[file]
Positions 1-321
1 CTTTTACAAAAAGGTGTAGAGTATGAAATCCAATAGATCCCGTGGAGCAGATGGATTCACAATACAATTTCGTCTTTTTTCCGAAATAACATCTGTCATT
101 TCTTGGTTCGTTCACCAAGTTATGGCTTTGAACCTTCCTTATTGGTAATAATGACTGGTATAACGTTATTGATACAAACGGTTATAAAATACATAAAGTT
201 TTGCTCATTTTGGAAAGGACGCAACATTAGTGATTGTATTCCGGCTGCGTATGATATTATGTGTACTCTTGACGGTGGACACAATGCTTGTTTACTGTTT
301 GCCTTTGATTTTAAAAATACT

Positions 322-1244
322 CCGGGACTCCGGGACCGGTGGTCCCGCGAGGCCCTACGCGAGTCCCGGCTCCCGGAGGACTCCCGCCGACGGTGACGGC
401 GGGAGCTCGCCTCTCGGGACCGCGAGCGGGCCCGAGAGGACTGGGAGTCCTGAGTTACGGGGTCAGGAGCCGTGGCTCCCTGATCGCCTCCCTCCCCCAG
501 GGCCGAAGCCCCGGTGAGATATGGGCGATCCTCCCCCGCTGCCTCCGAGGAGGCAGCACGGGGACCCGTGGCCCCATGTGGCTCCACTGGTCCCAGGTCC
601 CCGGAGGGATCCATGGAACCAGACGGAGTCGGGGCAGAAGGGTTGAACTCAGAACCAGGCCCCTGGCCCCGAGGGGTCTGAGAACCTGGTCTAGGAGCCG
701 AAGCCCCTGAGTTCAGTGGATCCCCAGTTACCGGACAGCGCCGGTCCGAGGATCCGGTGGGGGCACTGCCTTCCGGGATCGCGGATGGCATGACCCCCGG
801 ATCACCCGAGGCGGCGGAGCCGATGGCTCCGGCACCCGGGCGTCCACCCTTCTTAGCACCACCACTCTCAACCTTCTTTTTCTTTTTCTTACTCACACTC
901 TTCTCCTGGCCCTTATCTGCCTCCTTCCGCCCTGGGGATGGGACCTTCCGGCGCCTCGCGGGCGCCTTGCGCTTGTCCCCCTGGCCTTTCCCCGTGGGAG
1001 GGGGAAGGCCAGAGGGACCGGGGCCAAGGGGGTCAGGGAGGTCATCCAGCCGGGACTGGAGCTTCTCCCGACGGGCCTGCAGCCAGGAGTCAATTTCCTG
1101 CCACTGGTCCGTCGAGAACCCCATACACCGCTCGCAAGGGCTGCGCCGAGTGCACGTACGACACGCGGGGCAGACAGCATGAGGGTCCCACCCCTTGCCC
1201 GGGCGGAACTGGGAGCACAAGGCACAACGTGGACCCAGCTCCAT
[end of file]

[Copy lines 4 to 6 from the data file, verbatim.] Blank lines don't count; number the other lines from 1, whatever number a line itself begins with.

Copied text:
201 TTGCTCATTTTGGAAAGGACGCAACATTAGTGATTGTATTCCGGCTGCGTATGATATTATGTGTACTCTTGACGGTGGACACAATGCTTGTTTACTGTTT
301 GCCTTTGATTTTAAAAATACT

Positions 322-1244